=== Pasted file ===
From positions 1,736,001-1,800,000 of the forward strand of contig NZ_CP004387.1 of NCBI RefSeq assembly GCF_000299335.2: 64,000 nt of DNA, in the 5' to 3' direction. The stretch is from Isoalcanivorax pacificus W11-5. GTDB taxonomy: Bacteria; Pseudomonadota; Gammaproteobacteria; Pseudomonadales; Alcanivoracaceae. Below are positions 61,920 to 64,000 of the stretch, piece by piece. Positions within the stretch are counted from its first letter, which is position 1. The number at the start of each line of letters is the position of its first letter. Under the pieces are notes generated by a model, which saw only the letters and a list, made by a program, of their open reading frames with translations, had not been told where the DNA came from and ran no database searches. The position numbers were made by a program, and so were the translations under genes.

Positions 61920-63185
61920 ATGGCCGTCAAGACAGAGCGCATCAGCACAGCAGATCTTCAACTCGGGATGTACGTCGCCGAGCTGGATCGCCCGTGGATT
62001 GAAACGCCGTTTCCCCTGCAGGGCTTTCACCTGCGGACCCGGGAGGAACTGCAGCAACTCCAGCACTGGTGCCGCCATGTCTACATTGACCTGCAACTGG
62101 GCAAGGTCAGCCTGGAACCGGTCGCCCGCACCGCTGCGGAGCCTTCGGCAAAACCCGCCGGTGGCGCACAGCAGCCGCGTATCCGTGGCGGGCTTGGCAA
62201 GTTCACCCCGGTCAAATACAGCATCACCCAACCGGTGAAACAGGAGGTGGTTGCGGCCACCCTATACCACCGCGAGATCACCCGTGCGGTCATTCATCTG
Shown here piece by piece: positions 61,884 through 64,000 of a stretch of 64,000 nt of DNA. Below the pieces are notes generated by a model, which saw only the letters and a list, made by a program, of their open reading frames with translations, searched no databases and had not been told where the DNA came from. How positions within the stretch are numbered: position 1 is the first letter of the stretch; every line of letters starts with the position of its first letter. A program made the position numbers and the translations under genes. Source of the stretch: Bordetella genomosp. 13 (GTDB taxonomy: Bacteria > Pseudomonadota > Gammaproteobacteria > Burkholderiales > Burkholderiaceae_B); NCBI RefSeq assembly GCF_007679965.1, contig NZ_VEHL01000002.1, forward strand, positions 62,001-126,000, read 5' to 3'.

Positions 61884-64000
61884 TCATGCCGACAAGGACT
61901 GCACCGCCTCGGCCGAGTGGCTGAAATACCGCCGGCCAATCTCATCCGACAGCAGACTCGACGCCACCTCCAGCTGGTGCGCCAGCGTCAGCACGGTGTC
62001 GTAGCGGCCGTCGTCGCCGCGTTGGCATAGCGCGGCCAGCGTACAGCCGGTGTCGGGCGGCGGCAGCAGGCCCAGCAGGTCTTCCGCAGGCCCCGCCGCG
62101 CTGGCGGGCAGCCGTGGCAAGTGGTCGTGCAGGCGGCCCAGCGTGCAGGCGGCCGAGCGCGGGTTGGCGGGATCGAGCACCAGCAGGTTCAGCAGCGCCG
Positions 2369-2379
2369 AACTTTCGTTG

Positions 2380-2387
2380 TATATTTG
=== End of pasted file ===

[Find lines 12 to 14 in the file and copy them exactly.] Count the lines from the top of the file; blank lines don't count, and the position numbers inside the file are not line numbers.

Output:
62101 CTGGCGGGCAGCCGTGGCAAGTGGTCGTGCAGGCGGCCCAGCGTGCAGGCGGCCGAGCGCGGGTTGGCGGGATCGAGCACCAGCAGGTTCAGCAGCGCCG
Positions 2369-2379
2369 AACTTTCGTTG